The bridges were build off-site and lowered in place, done.

    The city can copy this form of construction to get the job done in a month if they wanted to.

    So they fix the bridge, what is the next plan after that? Is this a deal-breaker for any future development for the city if this doesn’t get done? After all, how long has it been since a bridge was there?

    Take a look at how Manafort did the job, it can get done so much faster, and cheaper too.

    Just my two.

    1. The Congress St. Bridge has to be a bascule bridge (sometimes referred to as a drawbridge), a moveable bridge with a counterweight that continuously balances a span, or “leaf,” throughout its upward swing to provide clearance for boat traffic. That’s why it’s cost-prohibitive when you have navigable waters to deal with.

      1. Jim, there is no longer any reason for having a drawbridge. The Kaufman (Hoffman) fuel tanks have been removed and the East Washington bridge is not a drawbridge.

          1. Congress Street Bridge (Connecticut)
            From Wikipedia, the free encyclopedia
            Congress Street Bridge
            Locale Bridgeport, Connecticut
            Official name Congress Street Bridge
            Total length 425 feet (130 m)
            Width 55 feet (17 m)
            Opened 1910
            Closed 1997; demolished in 2010
            The Congress Street Bridge was a movable deck-girder Scherzer rolling-lift bridge in Bridgeport, Connecticut, United States. In 1909, the City of Bridgeport tasked a special commission to oversee the construction of a bridge at Congress Street. The original construction was completed in 1911 for $300,000. The bridge served as a street car, vehicle and passenger bridge throughout its service life. In 1997, the bridge was closed after the Connecticut Department of Transportation found the substructure to be moving. The bridge was demolished in 2010 and $40 million funding for a new bridge has since been secured. The Congress Street bridge was on the Connecticut Historical Commission’s list of bridges.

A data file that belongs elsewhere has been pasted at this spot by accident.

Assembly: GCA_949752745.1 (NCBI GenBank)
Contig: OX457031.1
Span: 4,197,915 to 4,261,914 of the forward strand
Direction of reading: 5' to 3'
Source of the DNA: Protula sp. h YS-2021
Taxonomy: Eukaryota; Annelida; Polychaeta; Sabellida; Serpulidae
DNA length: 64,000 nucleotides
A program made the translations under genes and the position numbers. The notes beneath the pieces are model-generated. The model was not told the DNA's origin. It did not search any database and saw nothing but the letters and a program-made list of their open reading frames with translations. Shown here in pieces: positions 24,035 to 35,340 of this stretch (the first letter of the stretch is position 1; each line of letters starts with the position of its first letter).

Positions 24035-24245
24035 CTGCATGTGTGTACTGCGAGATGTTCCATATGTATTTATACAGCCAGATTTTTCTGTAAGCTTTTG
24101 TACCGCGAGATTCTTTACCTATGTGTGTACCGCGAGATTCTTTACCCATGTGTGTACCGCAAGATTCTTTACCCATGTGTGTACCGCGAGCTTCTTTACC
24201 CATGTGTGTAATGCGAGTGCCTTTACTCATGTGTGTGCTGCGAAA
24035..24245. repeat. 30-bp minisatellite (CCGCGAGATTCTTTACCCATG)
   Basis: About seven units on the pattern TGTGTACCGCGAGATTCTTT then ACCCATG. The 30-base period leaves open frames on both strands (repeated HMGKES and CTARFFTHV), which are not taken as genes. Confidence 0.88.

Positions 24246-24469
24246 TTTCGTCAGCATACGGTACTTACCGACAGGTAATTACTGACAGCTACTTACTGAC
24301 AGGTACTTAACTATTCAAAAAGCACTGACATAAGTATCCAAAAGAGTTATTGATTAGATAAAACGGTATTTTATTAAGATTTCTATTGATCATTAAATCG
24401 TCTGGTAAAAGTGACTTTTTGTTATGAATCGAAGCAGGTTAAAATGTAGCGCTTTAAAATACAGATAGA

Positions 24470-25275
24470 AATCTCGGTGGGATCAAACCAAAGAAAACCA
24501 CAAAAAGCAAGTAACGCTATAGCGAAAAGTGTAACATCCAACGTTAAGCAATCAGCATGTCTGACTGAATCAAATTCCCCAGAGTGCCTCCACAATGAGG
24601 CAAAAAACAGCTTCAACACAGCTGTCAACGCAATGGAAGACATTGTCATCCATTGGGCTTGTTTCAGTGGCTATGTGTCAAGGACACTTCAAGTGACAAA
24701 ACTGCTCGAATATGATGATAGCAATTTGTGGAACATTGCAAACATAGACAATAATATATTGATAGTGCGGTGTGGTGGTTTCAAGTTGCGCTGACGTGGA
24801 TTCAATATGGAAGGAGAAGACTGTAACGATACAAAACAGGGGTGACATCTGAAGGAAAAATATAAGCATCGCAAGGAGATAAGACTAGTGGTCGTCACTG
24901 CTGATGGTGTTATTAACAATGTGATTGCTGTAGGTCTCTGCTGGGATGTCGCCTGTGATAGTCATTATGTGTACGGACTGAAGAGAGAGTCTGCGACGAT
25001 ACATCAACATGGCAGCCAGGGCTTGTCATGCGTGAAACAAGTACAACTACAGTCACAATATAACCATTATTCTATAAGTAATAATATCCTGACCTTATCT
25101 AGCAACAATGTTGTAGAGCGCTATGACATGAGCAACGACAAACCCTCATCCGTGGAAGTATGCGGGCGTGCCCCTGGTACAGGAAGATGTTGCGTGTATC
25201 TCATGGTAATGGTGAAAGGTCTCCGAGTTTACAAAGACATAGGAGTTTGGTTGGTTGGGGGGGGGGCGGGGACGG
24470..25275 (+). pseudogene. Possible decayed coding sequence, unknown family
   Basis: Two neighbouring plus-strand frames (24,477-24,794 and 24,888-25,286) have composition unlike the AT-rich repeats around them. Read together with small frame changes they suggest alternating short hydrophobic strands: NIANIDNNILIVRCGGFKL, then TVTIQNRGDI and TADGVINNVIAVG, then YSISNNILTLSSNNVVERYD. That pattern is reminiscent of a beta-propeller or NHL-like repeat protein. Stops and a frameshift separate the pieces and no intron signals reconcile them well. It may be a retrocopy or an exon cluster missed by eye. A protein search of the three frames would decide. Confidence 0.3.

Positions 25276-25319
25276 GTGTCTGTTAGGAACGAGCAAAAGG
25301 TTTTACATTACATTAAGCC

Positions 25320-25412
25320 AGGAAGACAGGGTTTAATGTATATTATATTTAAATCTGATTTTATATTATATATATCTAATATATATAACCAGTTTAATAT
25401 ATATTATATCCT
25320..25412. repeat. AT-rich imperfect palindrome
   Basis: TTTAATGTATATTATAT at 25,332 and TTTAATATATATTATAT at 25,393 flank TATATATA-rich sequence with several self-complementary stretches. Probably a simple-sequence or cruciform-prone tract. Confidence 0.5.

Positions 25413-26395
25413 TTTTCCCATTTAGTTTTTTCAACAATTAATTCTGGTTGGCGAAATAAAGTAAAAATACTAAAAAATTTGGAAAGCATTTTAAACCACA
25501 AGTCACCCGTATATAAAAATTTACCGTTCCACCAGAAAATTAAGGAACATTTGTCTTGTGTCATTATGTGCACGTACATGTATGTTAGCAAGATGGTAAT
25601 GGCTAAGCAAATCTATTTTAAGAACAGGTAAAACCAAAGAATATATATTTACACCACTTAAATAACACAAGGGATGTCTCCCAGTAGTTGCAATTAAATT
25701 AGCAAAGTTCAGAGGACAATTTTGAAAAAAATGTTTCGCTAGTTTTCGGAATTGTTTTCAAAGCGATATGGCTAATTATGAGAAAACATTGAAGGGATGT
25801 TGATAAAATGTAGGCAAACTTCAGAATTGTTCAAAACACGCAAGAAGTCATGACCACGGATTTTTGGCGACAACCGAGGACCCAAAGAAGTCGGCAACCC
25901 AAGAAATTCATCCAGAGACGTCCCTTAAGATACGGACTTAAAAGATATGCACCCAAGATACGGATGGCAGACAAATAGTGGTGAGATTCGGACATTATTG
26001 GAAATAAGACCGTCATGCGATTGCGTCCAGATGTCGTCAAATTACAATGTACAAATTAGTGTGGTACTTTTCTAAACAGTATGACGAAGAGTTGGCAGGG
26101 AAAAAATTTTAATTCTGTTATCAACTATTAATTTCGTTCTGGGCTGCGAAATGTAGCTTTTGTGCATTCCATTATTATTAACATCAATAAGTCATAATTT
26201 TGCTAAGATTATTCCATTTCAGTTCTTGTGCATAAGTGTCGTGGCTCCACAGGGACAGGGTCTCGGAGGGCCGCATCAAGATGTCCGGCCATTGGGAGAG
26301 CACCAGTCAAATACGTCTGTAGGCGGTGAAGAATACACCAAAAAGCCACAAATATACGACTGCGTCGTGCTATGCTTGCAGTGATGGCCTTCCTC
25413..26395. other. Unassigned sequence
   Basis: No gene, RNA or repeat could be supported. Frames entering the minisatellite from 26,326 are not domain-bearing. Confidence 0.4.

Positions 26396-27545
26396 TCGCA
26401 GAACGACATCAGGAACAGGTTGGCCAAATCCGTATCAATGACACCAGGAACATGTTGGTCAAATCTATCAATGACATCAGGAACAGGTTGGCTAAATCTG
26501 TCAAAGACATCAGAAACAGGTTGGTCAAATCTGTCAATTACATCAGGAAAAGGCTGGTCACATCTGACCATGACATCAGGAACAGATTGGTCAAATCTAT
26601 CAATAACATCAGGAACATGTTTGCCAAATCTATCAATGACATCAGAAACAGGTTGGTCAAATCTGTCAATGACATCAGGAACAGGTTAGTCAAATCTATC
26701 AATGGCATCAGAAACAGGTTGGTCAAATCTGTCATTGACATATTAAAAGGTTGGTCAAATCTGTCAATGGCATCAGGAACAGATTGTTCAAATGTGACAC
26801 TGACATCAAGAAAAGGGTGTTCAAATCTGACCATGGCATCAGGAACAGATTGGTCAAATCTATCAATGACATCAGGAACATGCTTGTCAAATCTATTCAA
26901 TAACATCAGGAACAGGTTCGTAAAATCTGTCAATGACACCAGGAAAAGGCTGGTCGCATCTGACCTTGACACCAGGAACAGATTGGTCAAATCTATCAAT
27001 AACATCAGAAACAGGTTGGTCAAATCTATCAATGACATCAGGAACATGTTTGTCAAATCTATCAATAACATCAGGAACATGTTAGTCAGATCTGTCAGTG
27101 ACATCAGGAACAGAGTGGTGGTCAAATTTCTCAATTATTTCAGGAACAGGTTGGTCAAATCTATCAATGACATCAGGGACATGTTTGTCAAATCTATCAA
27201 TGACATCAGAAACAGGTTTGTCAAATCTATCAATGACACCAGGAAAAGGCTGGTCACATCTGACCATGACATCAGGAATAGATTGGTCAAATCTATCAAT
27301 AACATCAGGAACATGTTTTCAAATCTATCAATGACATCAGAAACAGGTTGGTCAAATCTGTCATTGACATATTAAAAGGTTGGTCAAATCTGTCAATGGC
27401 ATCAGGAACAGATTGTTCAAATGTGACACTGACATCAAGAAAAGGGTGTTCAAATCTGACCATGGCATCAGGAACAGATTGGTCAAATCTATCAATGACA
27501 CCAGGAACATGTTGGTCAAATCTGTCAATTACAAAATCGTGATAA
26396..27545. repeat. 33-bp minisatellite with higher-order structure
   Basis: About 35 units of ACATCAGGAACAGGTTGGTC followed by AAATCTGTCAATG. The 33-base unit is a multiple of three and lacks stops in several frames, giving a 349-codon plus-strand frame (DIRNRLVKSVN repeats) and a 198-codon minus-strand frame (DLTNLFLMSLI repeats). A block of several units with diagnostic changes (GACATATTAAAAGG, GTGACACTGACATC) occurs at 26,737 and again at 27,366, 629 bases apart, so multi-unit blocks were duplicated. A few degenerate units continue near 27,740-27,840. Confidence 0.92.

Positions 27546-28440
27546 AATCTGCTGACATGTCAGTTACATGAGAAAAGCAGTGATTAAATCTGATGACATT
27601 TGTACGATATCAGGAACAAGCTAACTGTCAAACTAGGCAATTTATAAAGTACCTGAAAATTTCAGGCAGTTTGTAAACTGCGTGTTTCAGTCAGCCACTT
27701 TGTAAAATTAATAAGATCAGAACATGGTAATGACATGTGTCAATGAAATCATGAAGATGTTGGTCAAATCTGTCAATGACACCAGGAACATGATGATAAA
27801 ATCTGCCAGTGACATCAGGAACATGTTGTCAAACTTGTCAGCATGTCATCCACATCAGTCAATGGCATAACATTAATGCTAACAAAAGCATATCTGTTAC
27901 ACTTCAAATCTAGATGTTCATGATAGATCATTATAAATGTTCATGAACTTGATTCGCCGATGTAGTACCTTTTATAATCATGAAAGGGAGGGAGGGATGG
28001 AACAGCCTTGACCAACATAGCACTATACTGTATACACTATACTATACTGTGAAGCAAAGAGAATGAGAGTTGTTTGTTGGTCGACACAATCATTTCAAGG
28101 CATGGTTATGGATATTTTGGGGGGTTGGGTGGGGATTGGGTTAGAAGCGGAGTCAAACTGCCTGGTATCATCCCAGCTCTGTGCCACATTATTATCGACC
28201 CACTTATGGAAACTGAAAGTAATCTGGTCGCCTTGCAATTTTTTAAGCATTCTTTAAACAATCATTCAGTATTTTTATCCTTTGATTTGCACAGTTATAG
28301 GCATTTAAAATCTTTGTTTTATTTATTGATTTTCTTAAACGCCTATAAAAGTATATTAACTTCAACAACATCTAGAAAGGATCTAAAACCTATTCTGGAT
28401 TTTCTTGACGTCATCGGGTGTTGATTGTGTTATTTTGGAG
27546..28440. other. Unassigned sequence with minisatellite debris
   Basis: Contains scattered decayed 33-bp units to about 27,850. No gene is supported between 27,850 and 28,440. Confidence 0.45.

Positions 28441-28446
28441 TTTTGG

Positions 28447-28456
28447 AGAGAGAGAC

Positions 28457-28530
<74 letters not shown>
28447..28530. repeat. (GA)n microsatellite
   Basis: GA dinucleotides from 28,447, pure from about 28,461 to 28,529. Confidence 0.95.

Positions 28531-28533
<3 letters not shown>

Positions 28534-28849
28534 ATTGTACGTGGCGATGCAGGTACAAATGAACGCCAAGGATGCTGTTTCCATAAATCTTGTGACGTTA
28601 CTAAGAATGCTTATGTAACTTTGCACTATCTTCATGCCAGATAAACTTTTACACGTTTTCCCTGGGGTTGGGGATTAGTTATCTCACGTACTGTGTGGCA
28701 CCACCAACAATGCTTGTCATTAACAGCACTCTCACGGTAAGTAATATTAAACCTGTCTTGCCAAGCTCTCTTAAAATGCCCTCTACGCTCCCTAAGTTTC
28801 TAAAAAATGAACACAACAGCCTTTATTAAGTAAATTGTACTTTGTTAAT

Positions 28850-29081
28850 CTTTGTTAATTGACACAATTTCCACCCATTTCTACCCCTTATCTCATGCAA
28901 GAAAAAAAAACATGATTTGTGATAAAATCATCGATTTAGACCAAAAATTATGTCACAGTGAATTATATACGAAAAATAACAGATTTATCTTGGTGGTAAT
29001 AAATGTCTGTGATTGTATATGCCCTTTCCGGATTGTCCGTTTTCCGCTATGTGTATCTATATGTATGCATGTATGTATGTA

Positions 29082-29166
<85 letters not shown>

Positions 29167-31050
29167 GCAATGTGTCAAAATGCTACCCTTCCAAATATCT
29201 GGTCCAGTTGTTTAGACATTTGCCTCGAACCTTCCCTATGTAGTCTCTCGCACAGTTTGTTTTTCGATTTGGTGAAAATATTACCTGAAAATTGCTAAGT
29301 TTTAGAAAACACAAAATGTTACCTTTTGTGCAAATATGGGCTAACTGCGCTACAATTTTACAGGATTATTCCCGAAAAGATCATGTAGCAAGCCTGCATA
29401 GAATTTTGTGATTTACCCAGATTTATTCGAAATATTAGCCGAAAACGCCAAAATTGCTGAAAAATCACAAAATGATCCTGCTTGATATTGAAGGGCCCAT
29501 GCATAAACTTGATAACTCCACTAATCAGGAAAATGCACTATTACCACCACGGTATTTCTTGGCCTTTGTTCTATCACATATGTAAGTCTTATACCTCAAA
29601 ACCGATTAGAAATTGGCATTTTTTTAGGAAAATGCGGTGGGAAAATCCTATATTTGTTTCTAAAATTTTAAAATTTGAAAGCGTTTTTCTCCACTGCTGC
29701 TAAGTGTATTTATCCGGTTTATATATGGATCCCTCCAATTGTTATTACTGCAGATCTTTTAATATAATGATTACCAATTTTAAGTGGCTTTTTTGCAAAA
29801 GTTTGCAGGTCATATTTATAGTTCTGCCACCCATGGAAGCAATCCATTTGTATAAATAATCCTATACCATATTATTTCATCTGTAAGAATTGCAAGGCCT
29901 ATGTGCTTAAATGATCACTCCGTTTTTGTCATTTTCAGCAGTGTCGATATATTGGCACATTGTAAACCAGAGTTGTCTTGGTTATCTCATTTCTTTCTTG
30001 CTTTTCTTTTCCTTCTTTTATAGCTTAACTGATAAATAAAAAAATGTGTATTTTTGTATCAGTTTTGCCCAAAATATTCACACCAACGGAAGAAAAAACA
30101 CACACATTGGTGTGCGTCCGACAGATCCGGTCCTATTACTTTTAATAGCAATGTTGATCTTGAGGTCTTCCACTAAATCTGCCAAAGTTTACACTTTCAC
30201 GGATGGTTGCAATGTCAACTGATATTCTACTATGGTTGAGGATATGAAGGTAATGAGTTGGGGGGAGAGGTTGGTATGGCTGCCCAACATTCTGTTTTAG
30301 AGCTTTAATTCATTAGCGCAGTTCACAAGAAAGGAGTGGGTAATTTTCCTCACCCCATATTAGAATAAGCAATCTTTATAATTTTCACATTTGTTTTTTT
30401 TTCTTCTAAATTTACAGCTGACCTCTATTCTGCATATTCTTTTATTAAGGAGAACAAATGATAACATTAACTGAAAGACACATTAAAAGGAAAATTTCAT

1 History
            2 Demolition
            3 Importance
            4 See also
            5 References

            In 1909, the City of Bridgeport created a special commission to oversee the construction of a bridge at Congress Street. A local engineer, Raymond F. Stoddard was hired as design consultant and obtained the license to use the Scherzer design. A Scherzer rolling-lift bridge with a double-leaf bascule was chosen for construction. The design is a Deck-type plate girder bridge; using two plate girders to support the deck. The Scherzer bascule was a popular design because it avoided the expense of high-stress pivot bearings; though it requires stronger foundations to support the weight of the bridge’s operation. The engineering firm, J. R. Worcester and Company designed and constructed the concrete-arch approach and Fort Pitt Bridge Works fabricated the movable bridge. The cost of construction was $300,000, which was offset through funding from the Connecticut Company. A contemporary account from the Hartford Courant gave stated the contract was for $305,000 to Snare, Tristo and Company. The bridge was opened to the public July 16, 1910.